Unexamined Lives

The story of the 20th century as lived by residents in the Derbyshire village of Borrowash


What’s Soot? – Julian Hanby

There are always a few defining moments when you’re working on a Community Theatre project. Of course, there is the first meeting (“Will anyone turn up?”); there is the point of no return (“I’ve been saying its months away but now it’s next week!”); and of course there is the moment of applause, of ending, of hugs and of going on your way (“What are we going to do next?”)

But there are also other moments where you realise the importance of what you’re doing – a small observation, a simple turning point, a quiet but important success.

Community Theatre comes in all shapes and sizes. As the director of Number 17 – 100 Years of a Borrowash House I was looking forward very much to working with a group of energetic youngsters and to tackling a play the likes of which they probably had never experienced before. I knew we had quite a job before us, but I also knew that we were being well supported by the school. Our initial session came and went and Chrissie, who wrote the play, has described it in some detail elsewhere in this blog so suffice to say that we all had a good time. That was part of the process of getting to know the children, of seeing who fitted where in the script. There were sixty or so characters, and thirty-five performers. We ended up with a couple of helpers from another class.

Once the play had been cast and the scripts were printed off we all sat in a big circle and began to read it through. One of the technicalities of performing is that if you don’t clearly understand what you are reading you will never deliver it well. Doesn’t matter if it’s Shakespeare or Peppa Pig, if you don’t understand it, the audience will struggle to understand it. On that basis, I had told the children before we started that if there was anything that they didn’t understand they should put their hand up and either Chrissie or myself would explain.

We got to page twenty-two.

Now, Chrissie has put up some posts here about the play and what we got up to, but she has very modestly not mentioned the content of the piece, so I will explain here. Number 17 – 100 Years of a Borrowash House was exactly that – a real story about a real house, tirelessly researched. In the play, the house was a real live character, played by Dave Wood via a projector and a screen. We began with the house being built, and then we met each and every person that had lived in the house, from the beginning to the present day. One of those people was Chrissie herself, so one of the children was playing her, while another of the children was playing her boyfriend / fiancé / husband. Chrissie had portrayed herself and her husband in a less than flattering manner – they were the ones that pulled out all of the original features, much to the house’s disgust.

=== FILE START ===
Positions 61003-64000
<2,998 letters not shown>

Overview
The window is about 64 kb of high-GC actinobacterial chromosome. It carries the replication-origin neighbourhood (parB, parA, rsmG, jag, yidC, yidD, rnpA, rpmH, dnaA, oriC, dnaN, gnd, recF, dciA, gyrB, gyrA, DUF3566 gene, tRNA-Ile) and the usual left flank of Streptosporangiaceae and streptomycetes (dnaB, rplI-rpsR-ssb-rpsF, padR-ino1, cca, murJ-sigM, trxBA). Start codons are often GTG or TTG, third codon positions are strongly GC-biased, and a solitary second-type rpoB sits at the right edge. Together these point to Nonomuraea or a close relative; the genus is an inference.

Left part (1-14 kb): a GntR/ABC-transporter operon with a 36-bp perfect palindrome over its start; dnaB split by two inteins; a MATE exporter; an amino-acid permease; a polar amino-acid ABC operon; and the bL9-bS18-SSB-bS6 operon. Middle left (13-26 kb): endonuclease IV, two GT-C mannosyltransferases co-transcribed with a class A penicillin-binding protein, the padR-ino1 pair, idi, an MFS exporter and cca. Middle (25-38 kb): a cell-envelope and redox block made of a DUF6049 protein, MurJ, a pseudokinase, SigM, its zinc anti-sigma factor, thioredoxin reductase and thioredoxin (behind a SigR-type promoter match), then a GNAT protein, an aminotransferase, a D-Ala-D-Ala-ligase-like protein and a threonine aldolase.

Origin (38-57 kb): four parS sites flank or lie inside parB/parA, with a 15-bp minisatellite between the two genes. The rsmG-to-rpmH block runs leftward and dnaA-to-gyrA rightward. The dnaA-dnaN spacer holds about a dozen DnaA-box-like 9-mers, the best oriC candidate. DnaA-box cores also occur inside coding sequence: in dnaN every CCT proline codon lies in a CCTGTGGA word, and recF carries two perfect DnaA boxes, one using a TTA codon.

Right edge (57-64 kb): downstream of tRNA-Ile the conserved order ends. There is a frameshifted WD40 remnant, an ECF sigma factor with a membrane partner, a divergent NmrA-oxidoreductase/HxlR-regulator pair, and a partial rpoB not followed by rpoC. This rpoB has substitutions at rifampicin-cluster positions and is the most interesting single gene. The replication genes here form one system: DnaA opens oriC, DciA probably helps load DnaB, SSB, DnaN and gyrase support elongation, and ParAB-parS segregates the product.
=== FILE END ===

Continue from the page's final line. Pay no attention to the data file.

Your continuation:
We’d got to the part in the script where Chrissie and Martin were tearing out the old fireplace:

MARTIN HALL: Careful, this mantlepiece is slate, it’ll kill us if it lands on us.
NUMBER 17: Don’t tempt me.
CHRISSIE HALL: I’m covered in soot.
NUMBER 17: Serves you right!
MARTIN HALL: Ouch, my finger, it’s bleeding.

A hand went up. “What’s soot?”

Myself, Chrissie and Dave all shot glances at each other, a little bit in disbelief. Chrissie explained what soot was. A couple of the children had open fireplaces and told us about chimneysweeps. We carried on reading. There were other questions, of course. But that one really stuck with me. This was a bright girl, with a good vocabulary and lots of common sense. But she, and the rest of her class, have only ever known the 21st century. Ask her what Minecraft is and she’ll have an answer for you. But many things, the knowledge of which we oldies take for granted, have never had a place in her life.

So, we rehearsed and we arranged costumes and we panicked a bit and we got all the fake beards and moustaches sorted out (I’m a firm believer in fake beards and moustaches.) The week of the performance came and things went very well, thanks to a lot of hard work from everyone involved, including the cast. The children wanted to do it all again. The adults mainly needed a sit down.

It’s very easy to judge projects such as this as based solely on the end product – the applause, the number of people who turn up, whether everyone remembered their lines. For me the process is the important thing, the learning, the camaraderie, the building of trust. It’s about understanding a community, a play like this one; it’s about making friends with the past. And so while it is obviously great that the play was received so well, the fact that a young girl in Borrowash now understands soot is – for me – just brilliant.

Julian Hanby

Julian’s web site can be found at: www.jhanby.com

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